At its meeting on 28 February 2018, the EUA Research Policy Working Group (RPWG), chaired by EUA Vice-President Professor Martine Rahier, the Deputy President and Deputy Vice-Chancellor of the University of Manchester and member of the Commissioner’s High-Level Expert Group “Research, Innovation, and Science Policy Experts” (RISE), Professor Luke Georghiou, was invited to discuss major elements of the next EU Framework Programme for Research & Innovation (FP9), such as mission-driven R&I, multidisciplinarity and the integration of the Social Sciences and Humanities (SSH), the role of a future European Innovation Council (EIC), and recent trends in doctoral education across Europe.
In his capacity as Chair of the Steering Committee of the EUA-Council for Doctoral Education (EUA-CDE), Professor Georghiou highlighted the fact that doctoral education in Europe faces a number of challenges, such as a transition of career patterns, growing concerns over mental health and well-being as well as the impact of open science on current and future generations of early-career researchers.
The discussion concerning the future FP9 revolved around three key aspects: namely, the role of mission-driven R&I, multidisciplinary research with a focus on SSH disciplines, and the shape of an EIC. With regard to mission-driven R&I, a topic which brought about a great deal of attention due to a recent ;report by Professor Mariana Mazzucato, Georghiou described the important position of universities in an inspiring initiative, the US Defence Advanced Research Projects Agency (DARPA), and underlined that the university sector in Europe could contribute in a similar way to the civilian missions in FP9. Georghiou and the RPWG noted in unison on multidisciplinarity and the integration of SSH disciplines measures that formed an integral element of the November 2017 EUA proposals for FP9, and that, in consequence, evaluation panels should include reviewers with multidisciplinary expertise. The full inclusion of SSH in projects would, however, need constant attention in the next framework programme. Regarding an EIC, RPWG and Georghiou emphasised the importance of a holistic perspective where universities often play a crucial role in orchestrating key players and in nurturing an environment for breakthrough innovations. RPWG also observed that social innovation and interaction with social enterprises should be essential features of a future EIC for the benefit of society at large.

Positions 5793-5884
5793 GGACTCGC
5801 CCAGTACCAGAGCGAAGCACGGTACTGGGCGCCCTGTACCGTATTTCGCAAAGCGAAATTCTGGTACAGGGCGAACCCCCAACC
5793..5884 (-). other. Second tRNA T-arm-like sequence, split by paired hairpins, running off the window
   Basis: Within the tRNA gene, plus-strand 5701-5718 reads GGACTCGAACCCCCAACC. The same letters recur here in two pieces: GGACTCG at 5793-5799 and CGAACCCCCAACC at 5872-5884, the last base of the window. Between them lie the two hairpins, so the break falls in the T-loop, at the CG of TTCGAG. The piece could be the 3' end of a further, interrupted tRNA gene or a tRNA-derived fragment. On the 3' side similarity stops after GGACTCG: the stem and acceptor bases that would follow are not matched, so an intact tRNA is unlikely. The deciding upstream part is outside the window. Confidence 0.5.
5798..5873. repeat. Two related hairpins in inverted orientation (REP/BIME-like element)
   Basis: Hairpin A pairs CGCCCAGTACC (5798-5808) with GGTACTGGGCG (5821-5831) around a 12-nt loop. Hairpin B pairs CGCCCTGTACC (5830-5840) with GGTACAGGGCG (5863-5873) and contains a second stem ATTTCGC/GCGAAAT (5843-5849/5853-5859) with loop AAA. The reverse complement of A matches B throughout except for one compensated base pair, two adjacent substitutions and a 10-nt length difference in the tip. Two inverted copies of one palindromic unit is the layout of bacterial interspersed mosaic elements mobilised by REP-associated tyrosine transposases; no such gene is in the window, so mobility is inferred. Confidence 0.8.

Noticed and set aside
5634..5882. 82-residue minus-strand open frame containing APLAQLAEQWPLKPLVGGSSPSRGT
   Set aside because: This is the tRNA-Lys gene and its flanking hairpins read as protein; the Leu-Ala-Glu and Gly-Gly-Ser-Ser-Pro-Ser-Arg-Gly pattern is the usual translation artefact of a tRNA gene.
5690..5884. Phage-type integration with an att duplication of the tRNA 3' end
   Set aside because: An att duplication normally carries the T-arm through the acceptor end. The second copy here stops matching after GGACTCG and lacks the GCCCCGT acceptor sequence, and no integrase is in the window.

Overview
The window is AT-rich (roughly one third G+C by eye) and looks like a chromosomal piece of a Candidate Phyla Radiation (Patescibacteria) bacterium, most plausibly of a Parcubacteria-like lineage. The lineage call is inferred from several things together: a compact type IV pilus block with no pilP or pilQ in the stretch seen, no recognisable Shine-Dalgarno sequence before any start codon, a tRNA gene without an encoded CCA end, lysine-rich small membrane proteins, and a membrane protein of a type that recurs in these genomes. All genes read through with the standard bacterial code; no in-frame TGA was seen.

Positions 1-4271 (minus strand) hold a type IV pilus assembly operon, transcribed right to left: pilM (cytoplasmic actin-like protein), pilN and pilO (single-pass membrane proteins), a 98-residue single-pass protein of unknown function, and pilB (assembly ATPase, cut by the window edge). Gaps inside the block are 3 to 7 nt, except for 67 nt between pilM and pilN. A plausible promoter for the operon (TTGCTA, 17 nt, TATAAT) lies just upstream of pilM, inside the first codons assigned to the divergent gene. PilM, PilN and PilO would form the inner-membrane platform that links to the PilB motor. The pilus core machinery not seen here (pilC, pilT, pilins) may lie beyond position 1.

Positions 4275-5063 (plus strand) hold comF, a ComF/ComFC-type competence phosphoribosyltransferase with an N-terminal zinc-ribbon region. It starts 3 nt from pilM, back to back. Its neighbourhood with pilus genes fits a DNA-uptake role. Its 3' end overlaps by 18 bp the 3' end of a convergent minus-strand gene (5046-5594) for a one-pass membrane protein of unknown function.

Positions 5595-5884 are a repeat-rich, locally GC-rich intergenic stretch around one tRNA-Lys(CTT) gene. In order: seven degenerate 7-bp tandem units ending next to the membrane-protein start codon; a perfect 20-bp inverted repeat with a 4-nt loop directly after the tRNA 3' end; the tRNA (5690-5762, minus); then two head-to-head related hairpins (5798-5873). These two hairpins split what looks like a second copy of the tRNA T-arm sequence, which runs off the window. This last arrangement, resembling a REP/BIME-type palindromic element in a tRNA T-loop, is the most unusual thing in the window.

Another major topic of the meeting was research ethics and research integrity. Professor Ulrike Felt, chair for Social Studies of Science and Dean of the Faculty of Social Sciences at the University of Vienna, presented her empirical work on the topic. Professor Felt broadly set the scene by showing how science is under scrutiny externally from society and politics and, at the same time, internally, science shows some signs of transgression from good practice, indicated by the rise in article annulments and recurring fears of idea theft in the writing of research proposals. In addressing day-to-day scientific practice, Felt stressed the crucial role of institutional leadership in fostering proper conduct and ingraining research ethics and research integrity in researchers’ minds and behaviour, based on the reproductive function of universities through research and teaching. EUA will continue its work in this area in a dedicated session during the EUA Annual Conference at the University of Zurich on 5-6 April 2018.